Problems overshadow NHL glitter League's 75th season begins tonight

October 03, 1991|By Bill Free

The National Hockey League begins its 75th season tonight and will even get some help from Michael J. Fox to go back to the future.

Fox will be one of 22 "celebrity team captains" (Yogi Berra, John Candy and Larry King are some of the others) who will help the league celebrate the milestone.

The glitz begins tonight, when the league's six original clubs have the opening-night stage to themselves. The New York Rangers will be on the road to play the Boston Bruins, the Toronto Maple Leafs will visit the Montreal Canadiens and the Detroit Red Wings will travel to the Chicago Blackhawks. Each of the teams will wear replicas of their original jerseys.

But, not far removed from the celebration, the NHL has big problems, including no national television contract in the United States and the never-ending criticism that too many teams (16 of 22) make the playoffs. Also, the NHL has no collective-bargaining agreement with the NHL Players' Association, and there is a threat of a strike or lockout during the season.

The players, whose contract expired Sept. 15, have said they will open the season, play without a contract and continue to negotiate. Then in November if there is no real progress, the players say they would be prepared to walk out for as long as it takes.

The NHL has grown from 21 to 22 teams this season with the

addition of the expansion San Jose Sharks in the Smythe Division.

Two additional teams, the Ottawa Senators and the Tampa Bay Lightning, are scheduled to begin play in the 1992-93 season. But neitherteam has yet to turn over $22.5 million payments, which were due in June. The NHL has said it plans to have 28 teams by the year 2000.

As for this season, an emotional scenario surrounds the defending Stanley Cup champion Pittsburgh Penguins.

Pittsburgh coach Bob Johnson, 60, has been seriously ill since late August when he learned he had two brain tumors. Johnson is undergoing treatment at his Colorado home and has vowed to coach again.

The Penguins waited until two days ago to name an interim coach. But, in selecting Scotty Bowman, they chose the winningest coach in NHL history.

Bowman (739-327-210 with the St. Louis Blues, Canadiens and the Buffalo Sabres and five Stanley Cups with Montreal) was entering his second season as director of player development and recruitment for the Penguins.

Bowman inherits a team that stunned the NHL last season, advancing past the second round of the playoffs for the first time and winning its first Stanley Cup.

Some say Johnson did it with mirrors and a hot Mario Lemieux in the playoffs. Others say he did it by teaching the Penguins to pay more attention to their zone and to make defensive instead of offensive decisions.

The spotlight also will shine on the Los Angeles Kings and their two superstars, Wayne Gretzky and Jari Kurri, who are together again thanks to Kings owner Bruce McNall.

Gretzky at center and Kurri on right wing played eight seasons together for the Edmonton Oilers before being separated after the 1987-88 season when Gretzky was traded to the Kings.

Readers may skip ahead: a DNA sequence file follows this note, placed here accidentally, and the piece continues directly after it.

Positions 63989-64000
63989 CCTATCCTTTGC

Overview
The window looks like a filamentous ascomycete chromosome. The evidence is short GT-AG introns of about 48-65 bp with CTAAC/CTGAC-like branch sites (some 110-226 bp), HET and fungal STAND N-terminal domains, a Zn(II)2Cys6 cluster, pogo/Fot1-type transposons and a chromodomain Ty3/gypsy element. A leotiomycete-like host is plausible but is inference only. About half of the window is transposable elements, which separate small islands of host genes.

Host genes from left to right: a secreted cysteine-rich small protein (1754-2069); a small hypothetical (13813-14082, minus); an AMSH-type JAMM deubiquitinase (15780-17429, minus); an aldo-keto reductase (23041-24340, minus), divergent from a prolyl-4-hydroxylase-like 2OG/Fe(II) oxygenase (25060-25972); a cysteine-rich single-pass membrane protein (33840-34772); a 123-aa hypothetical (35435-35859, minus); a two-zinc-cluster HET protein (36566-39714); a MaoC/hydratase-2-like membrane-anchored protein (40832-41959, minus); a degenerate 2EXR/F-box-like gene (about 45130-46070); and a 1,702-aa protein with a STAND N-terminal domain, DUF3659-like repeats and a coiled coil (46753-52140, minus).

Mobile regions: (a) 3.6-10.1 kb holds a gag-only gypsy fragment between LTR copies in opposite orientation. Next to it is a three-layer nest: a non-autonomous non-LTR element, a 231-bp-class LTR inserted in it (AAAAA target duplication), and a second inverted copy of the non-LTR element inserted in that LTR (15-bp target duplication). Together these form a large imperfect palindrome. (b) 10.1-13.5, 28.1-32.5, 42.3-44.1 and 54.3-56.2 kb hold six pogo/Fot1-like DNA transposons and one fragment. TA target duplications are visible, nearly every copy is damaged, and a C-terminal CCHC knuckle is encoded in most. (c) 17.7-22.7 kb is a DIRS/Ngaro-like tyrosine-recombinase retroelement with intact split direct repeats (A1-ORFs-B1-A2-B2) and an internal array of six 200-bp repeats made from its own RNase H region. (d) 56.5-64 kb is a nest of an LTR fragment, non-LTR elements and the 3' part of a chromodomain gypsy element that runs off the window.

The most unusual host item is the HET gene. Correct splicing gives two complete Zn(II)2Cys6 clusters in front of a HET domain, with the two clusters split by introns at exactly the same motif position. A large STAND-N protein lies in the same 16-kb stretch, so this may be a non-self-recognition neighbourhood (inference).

In those eight seasons, the two combined for 2,712 points (1,057 goals, 1,655 assists) and four Stanley Cup titles.

Kurri, 31, returns to the NHL this season after spending onseason playing in Italy.

McNall and the Kings engineered a three-team, multi-playetrade with the Oilers and Philadelphia Flyers to acquire, in part, the rights to Kurri.

Two weeks before the trade was announced, McNall jokingly said at the NHL Awards Night in Toronto on June 5: "I heard Wayne wasn't going to be named the Most Valuable Player in the league. I thought I had better get him a consolation prize, so we went out and got him the Jari Kurri Trophy."

Brett Hull of the Blues won the Hart MVP Trophy that night, and two weeks later Gretzky had his consolation prize.

Stanley Cup odds

Team.. .. .. .. .. Odds

Calgary.. .. .. .. 5-1

Chicago.. .. .. .. 5-1

Los Angeles.. .. .. 5-1

Pittsburgh.. .. .. 5-1

Boston.. .. .. .. . 6-1

Montreal.. .. .. .. 6-1

St. Louis.. .. .. 12-1

Rangers.. .. .. .. 15-1

Edmonton.. .. .. . 20-1

Minnesota.. .. .. 25-1

Detroit.. .. .. .. 30-1

New Jersey.. .. .. .. 30-1

Buffalo.. .. .. .. .. 40-1

Washington.. .. .. .. 40-1

Philadelphia.. .. .. 50-1

Vancouver.. .. .. .. 75-1

Quebec.. .. .. .. .. 100-1

Winnipeg.. .. .. .. 100-1

Hartford.. .. .. .. 150-1

Islanders.. .. .. .. 150-1

Toronto.. .. .. .. . 150-1

San Jose.. .. .. .. 250-1


Patrick Division

The only players the Pittsburgh Penguins lost from last season's Stanley Cup championship team were checking C Randy Gilhen and D Randy Hillier. That shouldn't hurt too much. But missing is the enthusiastic coach Bob Johnson, who is fighting 2 brain tumors. Scotty Bowman, the winningest coach in NHL history, has been named the interim coach and will try to provide the same kind of spark.

If C Mario Lemieux and the Penguins slip, the New Jersey Devils, Washington Capitals and New York Rangers are considered good enough to fight for first place.

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